Governors Island, like every bit of New York City, has seen endless metamorphoses. But what distinguishes it today is an eerie stasis. Since 1997, when the island’s nearly 200 years as a military base ended, it has lain silent, unpopulated but for a handful of caretakers. It is the closest thing New York will ever have to a Western ghost town—all of 800 yards from lower Manhattan.
It wasn’t always so quiet. Starting in 1800, Governors Island became a U.S. Army base, built to defend Manhattan. In 1966, the Coast Guard took it over, and stayed for three decades. This was no small encampment but a town of 3,000, with family housing, a public school, a clinic, a bowling alley, a Super 8 motel, a Burger King, even its own Boy Scout troop. The tallest building has eleven stories.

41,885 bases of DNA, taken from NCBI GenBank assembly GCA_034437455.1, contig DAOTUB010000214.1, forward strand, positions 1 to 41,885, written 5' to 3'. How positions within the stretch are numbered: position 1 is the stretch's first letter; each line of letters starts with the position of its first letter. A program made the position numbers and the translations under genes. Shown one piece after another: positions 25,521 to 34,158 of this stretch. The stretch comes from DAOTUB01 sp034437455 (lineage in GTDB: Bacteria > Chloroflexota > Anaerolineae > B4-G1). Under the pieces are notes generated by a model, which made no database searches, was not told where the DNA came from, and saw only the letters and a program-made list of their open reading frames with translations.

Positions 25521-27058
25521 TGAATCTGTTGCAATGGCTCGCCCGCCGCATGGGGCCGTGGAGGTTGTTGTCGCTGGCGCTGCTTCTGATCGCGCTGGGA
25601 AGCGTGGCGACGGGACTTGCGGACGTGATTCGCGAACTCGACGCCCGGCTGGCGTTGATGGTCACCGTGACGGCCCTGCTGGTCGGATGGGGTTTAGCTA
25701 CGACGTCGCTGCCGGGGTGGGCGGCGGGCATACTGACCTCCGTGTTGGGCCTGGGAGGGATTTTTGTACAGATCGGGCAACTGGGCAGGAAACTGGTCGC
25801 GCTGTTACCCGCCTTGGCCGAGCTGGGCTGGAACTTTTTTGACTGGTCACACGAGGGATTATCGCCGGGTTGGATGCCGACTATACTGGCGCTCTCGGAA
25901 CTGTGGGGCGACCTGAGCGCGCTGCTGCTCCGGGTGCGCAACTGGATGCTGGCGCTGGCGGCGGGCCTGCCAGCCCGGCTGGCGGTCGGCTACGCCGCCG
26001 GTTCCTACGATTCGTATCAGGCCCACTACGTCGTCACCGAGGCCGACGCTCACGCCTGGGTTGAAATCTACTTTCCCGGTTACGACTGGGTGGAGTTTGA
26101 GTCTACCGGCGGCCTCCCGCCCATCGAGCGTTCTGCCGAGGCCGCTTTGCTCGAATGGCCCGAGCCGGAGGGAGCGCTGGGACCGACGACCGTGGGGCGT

Today, the National Park Service runs 22 acres of the island as a national monument. Two forts, predating the War of 1812, are landmarked, ensuring their preservation. The city owns the remaining 150 acres, and that land won’t stay still for long—not while potential takers, from CUNY to the economic-development czar Dan Doctoroff, have designs on the island.
Hence the work of Lisa Kereszi and Andrew Moore, who were commissioned by the Public Art Fund (sponsored by Target) to record this endangered place. Kereszi says she was engaged by the island’s mundane yet spooky human traces. “I was drawn to the more recent past—things that are ugly, but not to me,” she says. Moore was taken by the architectural aspects of the place. “The interesting thing is, Governors Island is not a ruin,” says the photographer, who’s also shot the crumbling buildings of Havana. “It’s in fantastic condition, perfectly maintained. There’s very little patina.”
The series, including the photos shown here, goes on view at the Urban Center Gallery, at 457 Madison Avenue, on May 24.